By Ed Masley
Two of the Valley’s most beloved music venues, Valley Bar and Crescent Ballroom, will return to full capacity this month after more than a year on the sidelines due to COVID-19.
Crescent Ballroom has been easing into active duty, hosting outdoor concerts on the patio and free shows in the lounge.
A sold-out concert by the Maine on Tuesday, Aug. 3, will be the first full-capacity show inside the actual ballroom of the 550-capacity venue on Second Avenue in downtown Phoenix.
Charlie Levy, the local promoter who co-owns both venues, says, “The Maine will be the first show where we actually open the ballroom, turn on the PA, crank the AC and have a full staff and full house. We’re so excited that we got the Maine to start off with a boom.”
The Tempe rockers will headline the first of five full-capacity August concerts that have sold out in advance.
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Valley Bar reopens with a free show on Aug. 18
The 275-capacity Valley Bar, a basement space on Central Avenue in downtown Phoenix, will reopen Wednesday, Aug. 18, with a free show by Dam-Funk, a modern funk artist, producer and DJ.
Levy says, “That’s gonna be a super-exciting way to kick things off. We’ve been waiting for almost a year and a half.”
Reassembling the teams behind those venues only makes it that much more exciting to reopen, Levy says.
“A lot of the old faces are back, which is good to see. And there are a lot of new faces. It’s a great team they’ve assembled. And we’re really looking forward to having people back in the building to hear music.”
The Valley Bar in downtown Phoenix will return at full capacity.
Angela Donato, who co-owns and manages both venues, says it’s been emotionally overwhelming watching everything come back together.
“It was empty and sad for a long time. So it’s really cool to watch it come back to life.”
The timing on reopening was based primarily on the availability of touring bands.
“If you look at the majority of bands that are touring, they’re starting to come through in August,” Levy says. “So we figured that was a good time to start.”
Club owners will keep an eye on COVID-19 conditions
The decision, based in part on guidance they were getting from the government, was made before the Delta variant caused COVID-19 cases to start moving in the wrong direction. The Centers for Disease Control and Prevention recommended even vaccinated people wear masks indoors last week.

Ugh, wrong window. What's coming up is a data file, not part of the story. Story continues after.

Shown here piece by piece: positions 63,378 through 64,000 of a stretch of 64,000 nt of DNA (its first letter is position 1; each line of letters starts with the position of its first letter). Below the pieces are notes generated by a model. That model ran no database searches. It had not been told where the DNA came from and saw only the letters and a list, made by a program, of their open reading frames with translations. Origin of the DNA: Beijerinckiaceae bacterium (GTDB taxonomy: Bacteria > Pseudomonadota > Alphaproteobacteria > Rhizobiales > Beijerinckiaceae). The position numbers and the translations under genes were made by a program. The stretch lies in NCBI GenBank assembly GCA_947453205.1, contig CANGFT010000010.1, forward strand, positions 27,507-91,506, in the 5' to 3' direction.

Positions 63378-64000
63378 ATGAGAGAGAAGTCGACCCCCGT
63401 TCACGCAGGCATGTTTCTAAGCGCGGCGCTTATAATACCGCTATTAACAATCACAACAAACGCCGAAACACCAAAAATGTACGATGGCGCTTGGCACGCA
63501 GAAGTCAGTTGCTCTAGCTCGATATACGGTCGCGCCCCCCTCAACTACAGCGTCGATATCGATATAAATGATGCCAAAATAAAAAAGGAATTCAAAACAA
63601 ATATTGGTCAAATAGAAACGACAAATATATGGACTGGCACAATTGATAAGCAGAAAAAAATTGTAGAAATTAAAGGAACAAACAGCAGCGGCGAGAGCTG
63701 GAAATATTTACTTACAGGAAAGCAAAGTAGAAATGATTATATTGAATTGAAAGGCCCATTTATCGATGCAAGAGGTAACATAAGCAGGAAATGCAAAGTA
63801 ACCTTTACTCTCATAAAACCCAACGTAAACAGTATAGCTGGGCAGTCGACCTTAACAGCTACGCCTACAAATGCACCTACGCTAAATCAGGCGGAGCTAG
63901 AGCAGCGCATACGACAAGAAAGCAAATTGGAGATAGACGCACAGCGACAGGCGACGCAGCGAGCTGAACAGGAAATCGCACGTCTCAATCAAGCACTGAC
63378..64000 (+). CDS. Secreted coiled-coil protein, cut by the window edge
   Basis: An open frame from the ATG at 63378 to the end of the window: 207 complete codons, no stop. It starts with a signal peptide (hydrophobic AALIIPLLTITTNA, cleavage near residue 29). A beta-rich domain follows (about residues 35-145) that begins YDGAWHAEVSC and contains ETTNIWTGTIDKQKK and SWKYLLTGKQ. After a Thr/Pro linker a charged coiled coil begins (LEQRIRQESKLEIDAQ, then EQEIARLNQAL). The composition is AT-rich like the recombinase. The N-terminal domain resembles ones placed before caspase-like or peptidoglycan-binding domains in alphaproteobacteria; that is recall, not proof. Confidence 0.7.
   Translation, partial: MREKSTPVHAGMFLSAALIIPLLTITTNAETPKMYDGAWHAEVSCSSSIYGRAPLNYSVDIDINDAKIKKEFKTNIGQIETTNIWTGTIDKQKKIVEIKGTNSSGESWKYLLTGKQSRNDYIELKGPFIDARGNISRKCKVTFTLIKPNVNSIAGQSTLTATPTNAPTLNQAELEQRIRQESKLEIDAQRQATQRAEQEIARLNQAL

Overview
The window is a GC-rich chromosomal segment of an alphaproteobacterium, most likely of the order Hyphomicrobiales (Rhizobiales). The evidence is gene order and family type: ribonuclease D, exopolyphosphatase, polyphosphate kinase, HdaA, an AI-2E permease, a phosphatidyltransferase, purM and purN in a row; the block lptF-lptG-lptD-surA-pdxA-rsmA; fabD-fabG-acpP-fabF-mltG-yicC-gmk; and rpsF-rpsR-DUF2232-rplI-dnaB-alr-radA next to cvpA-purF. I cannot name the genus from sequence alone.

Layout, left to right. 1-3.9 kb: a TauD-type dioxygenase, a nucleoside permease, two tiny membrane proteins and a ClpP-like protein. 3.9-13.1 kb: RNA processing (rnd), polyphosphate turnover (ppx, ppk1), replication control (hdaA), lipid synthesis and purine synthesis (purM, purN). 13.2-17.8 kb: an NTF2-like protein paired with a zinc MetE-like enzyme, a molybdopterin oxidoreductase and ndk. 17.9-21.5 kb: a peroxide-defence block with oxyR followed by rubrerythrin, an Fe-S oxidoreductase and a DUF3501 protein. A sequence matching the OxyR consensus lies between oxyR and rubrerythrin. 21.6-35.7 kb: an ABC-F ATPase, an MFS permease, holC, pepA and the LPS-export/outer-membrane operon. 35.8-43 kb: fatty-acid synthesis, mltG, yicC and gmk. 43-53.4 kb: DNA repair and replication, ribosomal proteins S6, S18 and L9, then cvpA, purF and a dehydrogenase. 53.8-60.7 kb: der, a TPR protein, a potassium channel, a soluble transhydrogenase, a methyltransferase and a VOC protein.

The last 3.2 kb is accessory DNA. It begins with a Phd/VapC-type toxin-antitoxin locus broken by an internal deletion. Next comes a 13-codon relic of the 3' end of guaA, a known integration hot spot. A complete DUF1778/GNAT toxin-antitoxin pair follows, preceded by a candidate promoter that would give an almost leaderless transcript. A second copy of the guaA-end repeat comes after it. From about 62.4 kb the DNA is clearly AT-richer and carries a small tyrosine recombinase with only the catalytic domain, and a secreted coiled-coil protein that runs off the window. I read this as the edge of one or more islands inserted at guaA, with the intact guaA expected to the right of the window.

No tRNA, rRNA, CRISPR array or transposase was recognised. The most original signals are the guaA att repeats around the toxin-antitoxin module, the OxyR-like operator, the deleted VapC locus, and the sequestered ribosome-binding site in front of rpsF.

“We are opening at full capacity like the other venues in the state,” Levy says. “But we’re obviously monitoring the situation closely and we’ll make appropriate changes if the guidance or industry standards change.”
Levy says both venues have been working with NIVA, the National Independent Venue Association, and state and city health officials “to make sure that we do everything we can to keep everyone safe.”
Everyone who works at Valley Bar and Crescent Ballroom will be required to wear masks. They’re also doing weekly testing of employees and asking patrons to wear masks inside except when eating or drinking.
“As things change, our policies will probably change,” Donato says. “But we’re just counting on our community to do the right thing.”
Some clubs and venues didn’t survive pandemic shutdowns
Not every music venue that was forced to close for COVID-19 made it through those months of inactivity. A lot of places closed for good, including several Valley venues, from Club Red to Char’s Has the Blues and the Lunchbox.
Levy says he’s feeling “really fortunate” to be in the position where both venues can reopen.
He’s also thankful for the efforts of local promoter and Rebel Lounge owner Stephen Chilton, a board member at NIVA, and the elected officials in Arizona who worked so hard to pass the Save our Stages Act.
“If that didn’t happen, I doubt we’d be open,” Levy says.
“Local representatives Stanton and Gallego and senators Kelly and Sinema really got behind it in a big way and got it through. I know it went to hundreds and hundreds of venues, museums and theaters. It’s a big part of why Arizona is gonna have arts in 2021 and 2022.”